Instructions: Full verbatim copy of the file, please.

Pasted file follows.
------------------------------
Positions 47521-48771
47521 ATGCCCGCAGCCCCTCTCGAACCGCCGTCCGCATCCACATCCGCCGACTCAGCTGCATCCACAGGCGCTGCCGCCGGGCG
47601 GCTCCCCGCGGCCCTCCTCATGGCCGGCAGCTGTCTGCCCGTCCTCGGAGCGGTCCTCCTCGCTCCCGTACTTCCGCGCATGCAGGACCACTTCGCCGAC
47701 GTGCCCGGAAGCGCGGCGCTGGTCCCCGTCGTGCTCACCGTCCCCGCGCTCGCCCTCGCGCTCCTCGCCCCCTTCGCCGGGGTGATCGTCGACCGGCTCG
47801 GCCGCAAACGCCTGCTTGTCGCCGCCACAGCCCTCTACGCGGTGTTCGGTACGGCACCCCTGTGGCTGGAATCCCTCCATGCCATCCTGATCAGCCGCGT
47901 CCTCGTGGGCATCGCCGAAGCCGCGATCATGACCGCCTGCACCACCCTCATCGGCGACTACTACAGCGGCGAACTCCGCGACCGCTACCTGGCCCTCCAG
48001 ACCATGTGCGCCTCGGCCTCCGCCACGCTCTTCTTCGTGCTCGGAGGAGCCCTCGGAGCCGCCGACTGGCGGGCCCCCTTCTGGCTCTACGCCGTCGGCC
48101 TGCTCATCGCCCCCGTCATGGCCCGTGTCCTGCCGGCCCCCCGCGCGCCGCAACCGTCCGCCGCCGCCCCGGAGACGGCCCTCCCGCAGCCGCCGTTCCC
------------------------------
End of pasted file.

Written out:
Positions 47521-48771
47521 ATGCCCGCAGCCCCTCTCGAACCGCCGTCCGCATCCACATCCGCCGACTCAGCTGCATCCACAGGCGCTGCCGCCGGGCG
47601 GCTCCCCGCGGCCCTCCTCATGGCCGGCAGCTGTCTGCCCGTCCTCGGAGCGGTCCTCCTCGCTCCCGTACTTCCGCGCATGCAGGACCACTTCGCCGAC
47701 GTGCCCGGAAGCGCGGCGCTGGTCCCCGTCGTGCTCACCGTCCCCGCGCTCGCCCTCGCGCTCCTCGCCCCCTTCGCCGGGGTGATCGTCGACCGGCTCG
47801 GCCGCAAACGCCTGCTTGTCGCCGCCACAGCCCTCTACGCGGTGTTCGGTACGGCACCCCTGTGGCTGGAATCCCTCCATGCCATCCTGATCAGCCGCGT
47901 CCTCGTGGGCATCGCCGAAGCCGCGATCATGACCGCCTGCACCACCCTCATCGGCGACTACTACAGCGGCGAACTCCGCGACCGCTACCTGGCCCTCCAG
48001 ACCATGTGCGCCTCGGCCTCCGCCACGCTCTTCTTCGTGCTCGGAGGAGCCCTCGGAGCCGCCGACTGGCGGGCCCCCTTCTGGCTCTACGCCGTCGGCC
48101 TGCTCATCGCCCCCGTCATGGCCCGTGTCCTGCCGGCCCCCCGCGCGCCGCAACCGTCCGCCGCCGCCCCGGAGACGGCCCTCCCGCAGCCGCCGTTCCC